Back-to-wall toilet

A back-to-wall toilet offers a more modern look as the workings of the toilet are set into the wall. Check whether the cistern is included in the price or sold separately.

Bathroom vanity units with a toilet

Toilets incorporated into a vanity unit are essentially back-to-wall units that allow you to hide the workings of the toilet but still give you an additional work surface for storage.

Bathroom sink and toilet unit

Some bathroom furniture incorporates both a sink and toilet cistern in one tidy-looking unit.

Visit our pages on bathroom furniture to find out about storage units, including for sinks and toilets.

Toilet seats and flushes

Check whether your toilet comes with a seat when buying it, as not all do. You can buy soft-close loo seats that won’t slam down when you close the lid. 

Toilets can come with a dual flush, power flush or gravity flush to name but a few, and this will affect your water use, as well as how powerful and effective the flush is.

Choosing bathroom taps

You'll need taps for your sink and bath, if you're going to have one. Taps can make a big difference to the look of your bathroom as well as making it more user-friendly.

Types of bathroom taps

Your first choice will be whether to go for separate taps for hot and cold water – called pillar taps – or a mixer tap that delivers both together.

There are two main types of mixer taps: an individual tap that has just one handle and automatically mixes the hot and cold water, and double handled taps that allow you to choose the amount of hot or cold water you run.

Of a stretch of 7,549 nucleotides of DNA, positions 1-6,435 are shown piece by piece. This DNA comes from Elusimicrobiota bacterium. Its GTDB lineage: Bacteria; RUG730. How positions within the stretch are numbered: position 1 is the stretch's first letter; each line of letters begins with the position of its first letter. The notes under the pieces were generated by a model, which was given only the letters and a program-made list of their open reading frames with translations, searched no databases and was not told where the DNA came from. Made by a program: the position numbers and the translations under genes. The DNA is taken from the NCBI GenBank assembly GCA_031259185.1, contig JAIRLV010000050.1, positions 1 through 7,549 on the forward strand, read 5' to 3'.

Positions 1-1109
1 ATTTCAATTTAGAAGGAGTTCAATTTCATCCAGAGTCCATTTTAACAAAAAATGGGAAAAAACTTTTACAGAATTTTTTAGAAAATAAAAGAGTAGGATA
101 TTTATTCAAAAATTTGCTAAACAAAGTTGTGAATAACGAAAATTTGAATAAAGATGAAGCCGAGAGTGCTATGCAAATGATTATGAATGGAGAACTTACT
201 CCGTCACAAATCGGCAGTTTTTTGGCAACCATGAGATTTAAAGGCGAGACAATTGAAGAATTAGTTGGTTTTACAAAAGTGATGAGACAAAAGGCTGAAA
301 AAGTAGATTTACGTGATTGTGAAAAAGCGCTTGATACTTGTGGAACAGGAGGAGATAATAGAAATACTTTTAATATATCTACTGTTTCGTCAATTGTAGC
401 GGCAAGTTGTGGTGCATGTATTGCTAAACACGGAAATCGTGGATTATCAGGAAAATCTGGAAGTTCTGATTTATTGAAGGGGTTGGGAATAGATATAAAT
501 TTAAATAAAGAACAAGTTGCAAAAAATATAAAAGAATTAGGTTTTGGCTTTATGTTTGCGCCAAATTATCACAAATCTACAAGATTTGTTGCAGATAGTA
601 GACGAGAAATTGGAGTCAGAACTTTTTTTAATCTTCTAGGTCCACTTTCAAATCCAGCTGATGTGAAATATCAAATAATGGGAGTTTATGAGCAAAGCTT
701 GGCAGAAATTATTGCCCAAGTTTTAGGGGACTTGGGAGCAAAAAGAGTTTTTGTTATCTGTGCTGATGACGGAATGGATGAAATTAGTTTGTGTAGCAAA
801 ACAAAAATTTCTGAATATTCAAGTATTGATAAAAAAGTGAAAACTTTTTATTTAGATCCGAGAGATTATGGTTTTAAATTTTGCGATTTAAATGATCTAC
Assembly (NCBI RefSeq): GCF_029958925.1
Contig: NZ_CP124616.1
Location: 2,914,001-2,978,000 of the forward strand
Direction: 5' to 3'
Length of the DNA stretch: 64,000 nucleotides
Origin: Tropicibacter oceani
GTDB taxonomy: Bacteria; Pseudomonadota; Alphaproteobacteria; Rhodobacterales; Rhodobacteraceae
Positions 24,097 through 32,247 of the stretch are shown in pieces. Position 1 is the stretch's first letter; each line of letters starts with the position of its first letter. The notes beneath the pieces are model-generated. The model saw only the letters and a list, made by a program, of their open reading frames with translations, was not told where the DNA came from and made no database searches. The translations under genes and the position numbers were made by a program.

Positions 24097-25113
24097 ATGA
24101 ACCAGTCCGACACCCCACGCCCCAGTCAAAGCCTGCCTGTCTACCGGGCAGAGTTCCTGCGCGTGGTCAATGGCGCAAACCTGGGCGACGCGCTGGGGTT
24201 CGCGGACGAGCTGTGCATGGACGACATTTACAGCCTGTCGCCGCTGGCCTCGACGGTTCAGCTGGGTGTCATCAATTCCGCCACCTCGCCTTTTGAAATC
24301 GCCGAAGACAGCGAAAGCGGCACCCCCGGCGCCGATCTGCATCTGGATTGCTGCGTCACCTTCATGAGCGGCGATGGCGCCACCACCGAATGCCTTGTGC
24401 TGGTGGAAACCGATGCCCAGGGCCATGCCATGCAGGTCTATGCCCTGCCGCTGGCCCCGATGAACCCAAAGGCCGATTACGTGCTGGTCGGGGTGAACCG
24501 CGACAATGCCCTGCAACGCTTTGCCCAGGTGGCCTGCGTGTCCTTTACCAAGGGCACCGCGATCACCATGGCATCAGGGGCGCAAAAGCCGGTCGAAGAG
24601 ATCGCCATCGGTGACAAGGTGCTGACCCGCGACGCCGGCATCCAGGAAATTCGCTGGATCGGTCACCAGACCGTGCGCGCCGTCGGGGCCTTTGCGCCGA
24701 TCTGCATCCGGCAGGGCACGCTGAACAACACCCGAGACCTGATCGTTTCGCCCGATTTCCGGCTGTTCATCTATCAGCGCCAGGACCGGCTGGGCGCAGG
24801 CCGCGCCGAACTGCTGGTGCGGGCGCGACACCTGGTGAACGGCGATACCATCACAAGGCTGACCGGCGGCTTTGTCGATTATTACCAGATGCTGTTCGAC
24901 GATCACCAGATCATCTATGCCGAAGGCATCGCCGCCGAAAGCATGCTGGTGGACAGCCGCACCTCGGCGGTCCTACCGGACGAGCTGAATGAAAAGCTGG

Other types of bathroom tap to think about include:

  • Wall-mounted taps – where as opposed to sitting on your basin or bath, they are mounted on the wall.
  • Freestanding tap – these reside on the floor or countertop, adding a sense of grandeur or drama.
  • Waterfall bathroom tap – where the water flows over the top of the spout, for a contemporary look.

Your tap choice might be determined by the basin or bath you choose as some come with pre-drilled holes for the taps, so think about this when buying. 

Also, check what your house's water pressure is like as not all taps will work with all systems, particularly low pressure (0.5 – 1 bar) ones.

Think about how high the tap sits on the basin to ensure it's not too cramped when washing your hands.

Lastly, look for taps with ceramic disks instead of plastic washers – this newer technology tends to be more reliable.

Black bathroom taps

Most taps are chrome-coated solid brass, but you don't have to follow the crowd. Opting for a black tap can be a simple way to add a statement to your bathroom. 

They are matt and come in all types and sizes, so the choice is endless. You could also consider other colours or finishes, such as copper or rose gold for a decedent look.

From Homebase to Bathstore and Villeroy & Boch to Ideal Standard, to find out which are the best and worst bathroom companies, as rated by bathroom owners.